Baltimore — It takes a fair amount of circumstance for a pitcher to become an ace in Major League Baseball, from a strong amateur development to excelling in the right situation as a professional.
There’s little doubt that former LSU star and Baltimore Orioles pitcher Kevin Gausman has the former. So far, in his most extended stretch as a starter for the division-leading Orioles, Gausman is proving those circumstances aren’t too much for him to handle.
“I wouldn’t necessarily say I’m the ace here yet at all, but every time you go out there, you have to have that mentality, that your team expects to win when you’re on the mound,” Gausman said.
So far, the Orioles have done so when Gausman has taken the mound — even in the biggest of matchups. In July alone, Gausman took the ball in a Sunday night, nationally televised game against the Yankees and threw five scoreless innings in a rain-shortened win.
He matched zeros with 2010 Cy Young Award winner Felix Hernandez, keeping the Orioles close against the Seattle ace and allowing the team to win in extra innings. And in a showdown against young Los Angeles Angels star right-hander Garrett Richards, Gausman earned a 4-3 win.
The excitement was palpable a month ago when the Orioles announced Gausman was in the major leagues without an innings limit or pitch count, and rightfully so. Gausman and the Orioles weren’t presumptive enough to call him the team’s ace before he exhausted his rookie eligibility, but both sides know his LSU pedigree and electric arsenal put him on that track.
“That was something that I definitely learned when I was at LSU,” he said. “Being their guy for two years, it was one of those things where you’re expected to win when you take the mound. It builds confidence, and I think you feel it in the way your team plays when you’re on the mound.”
Gausman’s route to the American League pennant race began in Baton Rouge but wasn’t the clear trajectory it appeared it would be when he joined the team’s rotation as a freshman.
He got his feet wet with 14 starts in his first season, and Gausman was the clear-cut ace of the staff as a sophomore, starting on Friday nights and leading the Tigers with a 12-2 record and 2.77 ERA.
“He loved being the guy that was counted on to go out,” Dunn said. “That Friday night game is so huge, especially in college baseball, especially in the SEC. Kevin was phenomenal for us. Every time he toed the mound, you felt like he had a chance to win.”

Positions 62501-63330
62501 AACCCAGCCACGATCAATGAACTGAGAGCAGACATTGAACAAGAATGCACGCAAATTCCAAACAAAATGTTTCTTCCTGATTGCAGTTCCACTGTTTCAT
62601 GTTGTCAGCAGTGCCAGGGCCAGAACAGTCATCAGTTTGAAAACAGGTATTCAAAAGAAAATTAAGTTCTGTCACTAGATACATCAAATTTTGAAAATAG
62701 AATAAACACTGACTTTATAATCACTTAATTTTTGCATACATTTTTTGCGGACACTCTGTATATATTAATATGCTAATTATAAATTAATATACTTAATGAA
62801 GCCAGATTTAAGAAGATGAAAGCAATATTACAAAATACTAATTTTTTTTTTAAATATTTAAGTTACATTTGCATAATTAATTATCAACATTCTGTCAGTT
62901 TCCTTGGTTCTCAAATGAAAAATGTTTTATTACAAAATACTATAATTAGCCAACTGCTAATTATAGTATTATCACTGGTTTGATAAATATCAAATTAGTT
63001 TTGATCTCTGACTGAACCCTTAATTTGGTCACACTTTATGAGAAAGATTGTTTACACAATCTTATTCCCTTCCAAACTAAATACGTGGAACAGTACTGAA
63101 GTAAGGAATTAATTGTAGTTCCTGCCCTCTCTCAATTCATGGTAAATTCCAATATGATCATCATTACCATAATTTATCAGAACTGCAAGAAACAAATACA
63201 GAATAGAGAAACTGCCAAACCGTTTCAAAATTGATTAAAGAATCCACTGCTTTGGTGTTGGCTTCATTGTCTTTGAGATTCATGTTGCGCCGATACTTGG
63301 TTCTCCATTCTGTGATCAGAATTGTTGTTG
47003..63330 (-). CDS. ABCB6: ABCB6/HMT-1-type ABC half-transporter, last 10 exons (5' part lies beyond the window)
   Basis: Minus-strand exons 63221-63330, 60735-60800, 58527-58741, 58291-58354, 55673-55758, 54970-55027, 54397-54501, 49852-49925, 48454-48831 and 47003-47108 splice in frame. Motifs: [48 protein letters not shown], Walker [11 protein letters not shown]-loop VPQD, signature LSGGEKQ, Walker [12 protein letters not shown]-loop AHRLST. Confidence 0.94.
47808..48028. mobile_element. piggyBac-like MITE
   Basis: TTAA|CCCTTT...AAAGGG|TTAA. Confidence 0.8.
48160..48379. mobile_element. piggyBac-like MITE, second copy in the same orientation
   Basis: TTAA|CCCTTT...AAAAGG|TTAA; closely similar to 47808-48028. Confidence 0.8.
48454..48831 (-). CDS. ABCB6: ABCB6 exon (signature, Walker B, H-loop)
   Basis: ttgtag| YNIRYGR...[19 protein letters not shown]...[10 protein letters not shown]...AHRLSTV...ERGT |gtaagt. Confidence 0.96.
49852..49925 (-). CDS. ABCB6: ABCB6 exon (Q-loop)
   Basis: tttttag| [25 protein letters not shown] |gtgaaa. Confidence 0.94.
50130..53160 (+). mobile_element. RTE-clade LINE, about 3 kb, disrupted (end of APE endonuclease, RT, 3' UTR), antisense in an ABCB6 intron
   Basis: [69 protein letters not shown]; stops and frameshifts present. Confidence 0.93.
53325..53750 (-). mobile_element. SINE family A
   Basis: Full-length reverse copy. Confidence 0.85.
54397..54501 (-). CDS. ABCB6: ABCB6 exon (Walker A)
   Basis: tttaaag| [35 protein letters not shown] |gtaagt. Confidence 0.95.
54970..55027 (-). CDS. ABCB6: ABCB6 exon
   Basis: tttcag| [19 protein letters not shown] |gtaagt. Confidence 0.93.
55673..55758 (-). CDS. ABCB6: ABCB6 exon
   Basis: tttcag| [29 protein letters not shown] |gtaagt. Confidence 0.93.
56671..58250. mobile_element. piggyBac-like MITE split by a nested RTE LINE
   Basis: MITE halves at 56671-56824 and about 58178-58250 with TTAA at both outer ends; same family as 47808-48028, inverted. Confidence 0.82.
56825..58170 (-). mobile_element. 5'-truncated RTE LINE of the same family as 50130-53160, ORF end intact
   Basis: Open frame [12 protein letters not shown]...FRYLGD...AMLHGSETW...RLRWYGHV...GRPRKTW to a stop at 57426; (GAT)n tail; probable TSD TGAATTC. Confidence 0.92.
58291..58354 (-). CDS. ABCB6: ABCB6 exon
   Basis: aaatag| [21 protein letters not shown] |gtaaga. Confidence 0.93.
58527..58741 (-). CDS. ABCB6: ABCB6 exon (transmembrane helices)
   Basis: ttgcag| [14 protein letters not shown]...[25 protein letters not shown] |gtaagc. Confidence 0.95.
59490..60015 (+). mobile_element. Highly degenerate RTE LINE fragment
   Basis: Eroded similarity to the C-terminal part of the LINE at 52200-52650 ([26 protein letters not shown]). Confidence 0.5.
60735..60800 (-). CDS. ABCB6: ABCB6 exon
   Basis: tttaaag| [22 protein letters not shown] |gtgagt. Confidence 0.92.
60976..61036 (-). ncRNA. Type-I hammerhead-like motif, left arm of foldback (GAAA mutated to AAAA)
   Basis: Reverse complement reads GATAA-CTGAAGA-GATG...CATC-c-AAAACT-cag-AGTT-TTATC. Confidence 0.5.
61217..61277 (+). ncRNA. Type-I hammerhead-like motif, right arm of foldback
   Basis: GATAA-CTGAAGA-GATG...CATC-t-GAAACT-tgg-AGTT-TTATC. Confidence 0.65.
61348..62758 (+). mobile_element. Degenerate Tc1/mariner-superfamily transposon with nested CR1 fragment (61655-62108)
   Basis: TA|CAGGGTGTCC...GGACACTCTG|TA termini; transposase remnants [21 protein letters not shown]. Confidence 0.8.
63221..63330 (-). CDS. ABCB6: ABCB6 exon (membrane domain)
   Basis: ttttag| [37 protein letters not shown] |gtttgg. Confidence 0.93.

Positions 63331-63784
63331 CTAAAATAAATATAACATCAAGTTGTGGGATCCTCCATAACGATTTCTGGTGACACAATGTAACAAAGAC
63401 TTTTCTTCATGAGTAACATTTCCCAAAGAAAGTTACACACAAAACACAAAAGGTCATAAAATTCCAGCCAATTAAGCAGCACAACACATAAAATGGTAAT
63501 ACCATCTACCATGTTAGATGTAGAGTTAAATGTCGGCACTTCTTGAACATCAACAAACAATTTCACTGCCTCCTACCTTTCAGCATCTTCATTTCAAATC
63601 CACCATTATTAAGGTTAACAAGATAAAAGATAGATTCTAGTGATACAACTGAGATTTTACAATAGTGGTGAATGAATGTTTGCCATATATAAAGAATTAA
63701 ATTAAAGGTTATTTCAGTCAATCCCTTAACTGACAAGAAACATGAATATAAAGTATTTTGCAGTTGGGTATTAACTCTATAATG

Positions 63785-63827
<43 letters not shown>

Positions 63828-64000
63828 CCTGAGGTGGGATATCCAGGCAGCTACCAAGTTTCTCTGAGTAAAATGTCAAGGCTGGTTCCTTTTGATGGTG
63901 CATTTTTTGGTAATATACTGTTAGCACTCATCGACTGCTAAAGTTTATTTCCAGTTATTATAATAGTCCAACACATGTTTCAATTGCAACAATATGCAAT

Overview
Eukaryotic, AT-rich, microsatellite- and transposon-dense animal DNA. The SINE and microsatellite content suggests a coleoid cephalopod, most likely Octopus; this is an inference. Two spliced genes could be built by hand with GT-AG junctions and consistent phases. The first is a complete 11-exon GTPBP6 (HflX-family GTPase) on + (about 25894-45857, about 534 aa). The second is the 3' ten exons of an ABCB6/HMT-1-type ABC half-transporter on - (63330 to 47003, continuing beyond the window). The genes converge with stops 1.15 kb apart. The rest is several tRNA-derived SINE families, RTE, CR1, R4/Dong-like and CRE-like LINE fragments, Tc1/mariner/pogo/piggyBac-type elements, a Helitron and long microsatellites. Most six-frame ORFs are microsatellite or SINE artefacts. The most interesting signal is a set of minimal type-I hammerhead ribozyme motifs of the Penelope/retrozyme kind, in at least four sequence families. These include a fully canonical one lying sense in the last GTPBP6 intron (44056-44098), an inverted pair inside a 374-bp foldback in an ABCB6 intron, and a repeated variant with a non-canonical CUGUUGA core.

The 2012 draft had plenty of talented pitchers, but the Orioles’ familiarity with Dunn, their former bullpen coach, made Gausman stand out. Manager Buck Showalter said he knew that unlike pitchers from other schools, the LSU staff did not overuse Gausman.
“He was handled very well,” Showalter said. “Quite frankly, that was part of the discussion in taking him, that we felt like he had been protected properly, and we had a nice dialogue with Alan about him before the draft.”
“We always felt that a college coach should have an obligation and responsibility to maintain, to the best of his ability, the health of the young man,” coach Paul Mainieri said. “We were sending a pretty developed, healthy pitcher into professional baseball.”
After he was drafted fourth overall, Gausman made a handful of appearances for the Orioles’ New York-Penn League team in Aberdeen, Maryland, before joining Double-A Bowie to begin 2013. Gausman made eight starts for Bowie before he was summoned to Baltimore for his first start in the majors.
He struggled in that first stint, going 0-3 in five starts with a 7.66 ERA. He was sent down to Triple-A Norfolk after his fifth start, setting off a nearly yearlong stint where the Orioles seemed to value Gausman’s options more than they valued his development.
He started once in Norfolk, then returned to Baltimore for five relief appearances before going back to Norfolk to work as a starter. When he was summoned back to Baltimore in late August, it was as a reliever.
Gausman said that stretch was as valuable as any in his career.
“I always tell people that’s where I learned how to pitch, coming out of the bullpen last year,” Gausman said. “That’s where I really learned I can compete at this level, and at times, I can dominate at this level. This year, from day one of spring training, that’s what I wanted to take into starting — having more of that reliever mentality. Going at guys, being aggressive, just kind of being a bulldog on the mound.”
He could have pouted, but Dunn’s advice to his players likely stayed with him.
“We talked about roles when he was in college,” Dunn said. “You want guys to just understand that your role is to pitch when you’re given the ball, and go out and do your job. We stress that a lot here, trying to get guys to understand every role is important.”
Still, his role was hardly settled entering 2014. Gausman was sent to Norfolk to both work as a starter but manage his innings for the first part of the season, being summoned for several spot starts along the way. He was part of a dozen transactions before the All-Star break, with the final bringing him to Baltimore for what appears to be for good.
In four starts since he was recalled to replace Ubaldo Jimenez, who went on the disabled list with an ankle injury, Gausman is 3-1 with a 3.97 ERA — blemished only by a 10-2 loss to Oakland.
Jimenez’s return next week would give the Orioles six quality starters for five rotation spots, and Gausman isn’t the only one who has been lights out for most of July. Unlike his time at LSU, his role on the AL East pacesetters isn’t set in stone.
The scale of what he is part of is quite familiar, though.
“It just depends on whether I stay as a starter or whether I’m a reliever,” he said. “There’s all kinds of question marks. It’s just fun being part of something as big as this is.”